California's Right to Know, food politics, GMOs, Monsanto, Proposition 37, sustainable agriculture, sustainable living
My spirits around Proposition 37 came crashing down earlier this week when I saw the results of the opposition’s media blitz against labeling GMO’s. The latest poll conducted by Pepperdine University shows that support for the initiative has fallen by almost 20 points. Astounding what a few weeks of television ads can do!
I felt so demoralized. How could we possibly compete with the almost 35 million dollars donated to the No campaign (7 million of which came from Monsanto)? I wallowed in it for about a day, and then decided we would continue to fight the good fight. So, since the television ads seem to be doing an enormous amount of damage to the Yes campaign, I am going to take a moment to expose the deceptiveness of the claims made in the ad I have seen most often. This ad is titled “Arbitrary Exemptions.” Take a look.
Okay, let’s take on the foods they compare in the advertisement:
Soy milk vs. cow’s milk: If soy milk is made from genetically modified soy then it must be labeled. If cow’s milk comes from a genetically modified cow then it too must be labeled. However, at this point we do not have genetically modified dairy cows, and therefore, no label.
Juice vs. Alcohol: If juice is made from genetically modified fruit, sweeteners or other products it must be labeled. Alcohol gets an exemption because it is regulated by another government agency. As the law stands, California initiatives can only change one thing at a time. Including alcohol would require a separate ballot initiative.
Bread vs. Cheese: If bread is made with genetically modified ingredients then it must be labeled. Cheese must be labeled if the milk used to make it comes from a genetically modified cow. As stated above, as of now we do not have genetically modified cows, and no need for labels on these products.
Dog food vs. Meat for human consumption: Dog food is not just chopped up meat in a can. It contains all kinds of fillers and additives, some of which most likely come from GMO corn or soy. If these things are included in the dog food, then it must be labeled. If a New York steak or any other cut of meat comes from a genetically modified animal, then it must be labeled. Right now, there is no such thing.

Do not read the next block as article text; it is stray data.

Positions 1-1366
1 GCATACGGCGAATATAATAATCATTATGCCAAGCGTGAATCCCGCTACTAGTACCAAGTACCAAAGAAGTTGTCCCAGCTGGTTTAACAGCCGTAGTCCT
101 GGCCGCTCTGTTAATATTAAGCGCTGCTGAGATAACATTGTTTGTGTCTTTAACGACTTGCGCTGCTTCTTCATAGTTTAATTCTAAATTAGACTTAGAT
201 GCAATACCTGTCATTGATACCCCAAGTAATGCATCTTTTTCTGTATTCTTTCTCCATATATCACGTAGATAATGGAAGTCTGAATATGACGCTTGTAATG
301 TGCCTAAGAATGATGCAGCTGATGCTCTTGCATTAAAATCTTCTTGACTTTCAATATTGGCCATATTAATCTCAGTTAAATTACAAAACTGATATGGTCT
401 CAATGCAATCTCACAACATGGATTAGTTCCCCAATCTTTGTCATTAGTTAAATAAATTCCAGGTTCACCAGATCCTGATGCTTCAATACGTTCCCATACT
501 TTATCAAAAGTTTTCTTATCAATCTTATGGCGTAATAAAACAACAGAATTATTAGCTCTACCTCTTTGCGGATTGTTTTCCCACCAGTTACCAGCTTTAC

These food comparisons are deceptive and misleading.
If that isn’t bad enough, their use of the term “special interests” really makes my blood boil. First of all, that term is thrown around all over the place to indicate bad intentions, and I can’t stand when people on any side of an argument use it. Everyone could be labeled as having “special interests.” But, if we are going to use it, the No campaign is full of “special interest groups”: Monsanto, Bayer, DuPont, BASF, and Dow to name just a few. Their interests just happen to be different than the interests of those who support Proposition 37. Their interests are with their bottom line. They are corporations who have a lot to lose if this initiative passes, plain and simple.
Last, but certainly not least, this particular ad had to be pulled after it initially aired because the the No campaign misrepresented Henry I. Miller, M.D. making it look like we was a professor at Stanford University, when in actuality he is part of a conservative think tank that is housed at Stanford University.
So, there you go. Advertisement dismantled.
For more information on Prop 37 exemptions click here.
To read the ballot initiative click here.
Monsanto’s “Hidden Food Tax” Double Standard
Label GMOs: Everyone’s Right to Know
Nicole Brait said:
I agree with you that it is frustrating when you are just out financed by an opponent. But I also wonder if the majority of people in this country aren’t aware enough or don’t care enough. If you asked 500 random people on the street how many would have more than the most rudimentary understanding of GMOs?
Maybe I’m hanging out with the wrong crowd but I am routinely suprised at the number of educated, informed people who don’t know that much about this topic.
Also, if you are looking for good pet food I recommend The Honest Kitchen.
Growing Up in the Garden said:
I do think that many, many people have little or no knowledge about GMOs and/or how prevalent they are in the food we eat. A friend of mine had to explain to a manager of a major grocery store chain what GMOs are. I think that if more people knew, then more people would care. Of course, there will also be people who don’t care or don’t think it is an issue. It is a very complicated science and it is easy to be confused by the processes and how they are different than regular breeding techniques.
In terms of financing, I think that the amount of money going into campaigns has gotten out of control. The presidential campaigns are on track to spend around a billion dollars each for their campaigns. There has got to be a way to make it possible for all sides to get their message across without having to outspend the other.